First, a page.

Tarkashi Wall Art
I hadn’t acted on Tanveen Ratti’s visiting card, lying with me since months. But a few days ago I connected with the sprightly lady, and instantly took up her offer to travel with her to the studio, situated 55 kms from Delhi. And the very next day, despite the scorching heat we happily took off for Pilkhuwa- the textile town.
Having worked on government projects while studying Accessory Designing at NIFT, New Delhi, Tanveen became my best guide. While driving through the outskirts of Ghaziabad, she gave me a lowdown on the socioeconomic changes in our landscape – beginning with the upsurge of technical institutes, further down – the railway station Chipiyana Buzurg (close to Pilkhuwa) which has printing ‘karkhaanas’ (workshops/factories) on both sides of the line and on reaching, walking through the gullies she pointed out the desolate ‘kothis’ (houses) of prosperous cloth merchants who had left for a better living.
There, at a tea stall while waiting for the workers to come back from azaan, it dawned on me to pay tribute to Muslim workmanship this Ramadan. Under Tanveen’s home decor label Organic Connect, Block Project has been improvising with their skillsets since 2009. By sticking to the basics of Rekh (outline), Datta (colourfill) and Gad (base) wooden blocks, she has designed an array of home products. Thus, organically connecting with several artisans and indirectly restoring their pride; to practice hereditary traditional crafts as a sustainable source of income.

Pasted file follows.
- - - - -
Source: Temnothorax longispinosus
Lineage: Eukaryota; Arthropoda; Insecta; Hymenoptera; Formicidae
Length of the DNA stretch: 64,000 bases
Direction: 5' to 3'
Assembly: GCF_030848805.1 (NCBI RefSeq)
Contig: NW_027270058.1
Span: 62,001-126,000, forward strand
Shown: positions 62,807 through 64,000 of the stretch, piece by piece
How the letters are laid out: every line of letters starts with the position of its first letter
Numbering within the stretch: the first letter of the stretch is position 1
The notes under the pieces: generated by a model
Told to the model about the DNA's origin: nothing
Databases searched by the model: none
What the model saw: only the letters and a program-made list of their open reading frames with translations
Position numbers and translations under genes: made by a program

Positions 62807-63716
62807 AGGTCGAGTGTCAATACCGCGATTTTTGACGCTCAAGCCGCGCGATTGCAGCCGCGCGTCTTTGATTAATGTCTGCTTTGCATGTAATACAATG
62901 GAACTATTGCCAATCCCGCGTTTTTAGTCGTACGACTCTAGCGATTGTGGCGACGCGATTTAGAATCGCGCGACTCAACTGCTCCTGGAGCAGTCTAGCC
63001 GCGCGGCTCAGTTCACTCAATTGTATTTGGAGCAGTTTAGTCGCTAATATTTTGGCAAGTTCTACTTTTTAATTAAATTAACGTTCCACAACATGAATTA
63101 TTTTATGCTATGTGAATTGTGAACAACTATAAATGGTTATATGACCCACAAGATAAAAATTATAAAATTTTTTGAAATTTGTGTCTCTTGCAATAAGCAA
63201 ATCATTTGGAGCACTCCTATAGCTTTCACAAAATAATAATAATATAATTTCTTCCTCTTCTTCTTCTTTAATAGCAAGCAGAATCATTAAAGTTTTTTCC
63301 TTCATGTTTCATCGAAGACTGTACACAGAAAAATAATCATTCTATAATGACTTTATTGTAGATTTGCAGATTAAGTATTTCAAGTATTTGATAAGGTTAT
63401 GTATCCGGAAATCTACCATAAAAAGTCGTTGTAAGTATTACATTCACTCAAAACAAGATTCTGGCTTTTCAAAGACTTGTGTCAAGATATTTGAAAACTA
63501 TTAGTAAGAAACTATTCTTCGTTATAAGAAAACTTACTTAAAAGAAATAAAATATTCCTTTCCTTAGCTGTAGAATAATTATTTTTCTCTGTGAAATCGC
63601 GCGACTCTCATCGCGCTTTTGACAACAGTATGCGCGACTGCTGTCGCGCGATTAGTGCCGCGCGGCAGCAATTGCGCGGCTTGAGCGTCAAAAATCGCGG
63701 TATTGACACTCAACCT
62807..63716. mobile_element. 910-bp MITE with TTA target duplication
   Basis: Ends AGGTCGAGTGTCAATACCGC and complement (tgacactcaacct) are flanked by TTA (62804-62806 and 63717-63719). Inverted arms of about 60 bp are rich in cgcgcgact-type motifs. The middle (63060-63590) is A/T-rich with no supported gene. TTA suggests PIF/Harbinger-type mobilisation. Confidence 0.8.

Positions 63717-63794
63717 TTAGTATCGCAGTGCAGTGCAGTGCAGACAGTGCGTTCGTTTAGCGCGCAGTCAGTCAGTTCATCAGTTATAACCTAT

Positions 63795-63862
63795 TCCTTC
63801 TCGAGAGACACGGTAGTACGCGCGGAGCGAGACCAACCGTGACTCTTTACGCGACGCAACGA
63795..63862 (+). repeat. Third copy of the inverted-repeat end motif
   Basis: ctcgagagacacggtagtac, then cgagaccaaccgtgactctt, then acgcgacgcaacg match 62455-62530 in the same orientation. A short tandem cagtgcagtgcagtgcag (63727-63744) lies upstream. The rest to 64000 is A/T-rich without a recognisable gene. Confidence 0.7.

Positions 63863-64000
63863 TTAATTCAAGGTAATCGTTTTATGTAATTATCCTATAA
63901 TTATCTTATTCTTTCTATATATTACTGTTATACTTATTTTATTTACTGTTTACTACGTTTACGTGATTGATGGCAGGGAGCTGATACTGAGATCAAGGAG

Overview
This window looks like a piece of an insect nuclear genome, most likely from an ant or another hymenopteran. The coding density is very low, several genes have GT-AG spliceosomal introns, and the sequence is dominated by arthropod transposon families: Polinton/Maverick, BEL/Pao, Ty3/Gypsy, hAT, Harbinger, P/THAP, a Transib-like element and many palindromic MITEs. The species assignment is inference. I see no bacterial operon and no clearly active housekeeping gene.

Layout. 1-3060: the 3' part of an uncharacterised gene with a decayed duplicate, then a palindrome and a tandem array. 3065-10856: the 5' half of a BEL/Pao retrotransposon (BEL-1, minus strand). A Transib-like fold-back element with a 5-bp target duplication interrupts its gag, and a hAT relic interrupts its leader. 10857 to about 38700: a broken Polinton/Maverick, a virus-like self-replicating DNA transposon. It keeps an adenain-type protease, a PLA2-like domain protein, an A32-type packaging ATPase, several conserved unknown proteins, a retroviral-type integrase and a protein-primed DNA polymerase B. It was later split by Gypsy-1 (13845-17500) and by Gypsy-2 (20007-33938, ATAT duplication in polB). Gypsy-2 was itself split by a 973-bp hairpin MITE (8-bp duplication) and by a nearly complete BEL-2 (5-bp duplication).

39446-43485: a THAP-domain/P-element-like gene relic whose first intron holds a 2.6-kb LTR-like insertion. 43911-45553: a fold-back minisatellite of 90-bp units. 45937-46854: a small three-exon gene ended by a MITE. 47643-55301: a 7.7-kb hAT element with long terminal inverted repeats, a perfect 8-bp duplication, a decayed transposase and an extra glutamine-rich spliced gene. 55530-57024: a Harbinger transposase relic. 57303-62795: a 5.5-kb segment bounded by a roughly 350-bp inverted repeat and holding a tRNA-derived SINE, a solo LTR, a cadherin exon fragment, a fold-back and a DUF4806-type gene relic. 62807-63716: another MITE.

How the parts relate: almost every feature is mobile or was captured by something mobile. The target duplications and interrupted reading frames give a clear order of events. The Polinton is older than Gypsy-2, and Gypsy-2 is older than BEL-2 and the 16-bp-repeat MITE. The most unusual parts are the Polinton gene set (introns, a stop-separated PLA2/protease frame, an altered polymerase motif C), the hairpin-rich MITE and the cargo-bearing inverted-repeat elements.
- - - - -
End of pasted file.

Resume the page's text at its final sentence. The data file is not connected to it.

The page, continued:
Surajmukhi Box in Datta Style Surajmukhi Coasters in Rekh style
At the workshop, she introduced me to Arshad Kafeel – a master craftsman who carves wooden blocks for printing on cloth (a dying art because it is time consuming and expensive). His family has been carving since generations, and seven members are National Award winners. In his house, Tanveen showed me some exquisite wooden blocks with brass inlay work called Tarkashi in India, and other carved artefacts, which were steeply priced. We curiously also opened the archival cupboards to view the hand drawn stylized mughal motifs, neatly filed for future referencing. In great number, these have been earlier painted on paper by his forefathers.
Ever since the trip, I am looking forward to Organic Connect’s collection of trays, vanity and jewelry boxes, furniture, screens, mirrored frames, side table lamps and votive holders at Kamala, Fab India and Dastkar exhibitions, in the coming months. If you admire the craftsmanship she wouldn’t mind customizing the products.
With fingers in many pies, she is also helping Commitment to Kashmir – an NGO, to create a viable model for the survival of papier mâché artisans, and with Women on Wings– a Dutch NGO, (empowering rural women in India) as a consultant.
Next day, much at ease in her Delhi office, her inspirations, like the traditional Japanese wood-cut printing (Moku Hanga) and few lino and block cut artists from America and Europe, came to fore. Infact lately, it’s the contemporary designer Michael Verheyden who has taken the center stage. For her, his minimalism by juxtaposing different materials with austere designs in everyday items, is just so surreal!
Now able to view the light at the end of the tunnel, Tanveen is all set to swim, drive and travel to untouched destinations, in search for more beauty and adventure.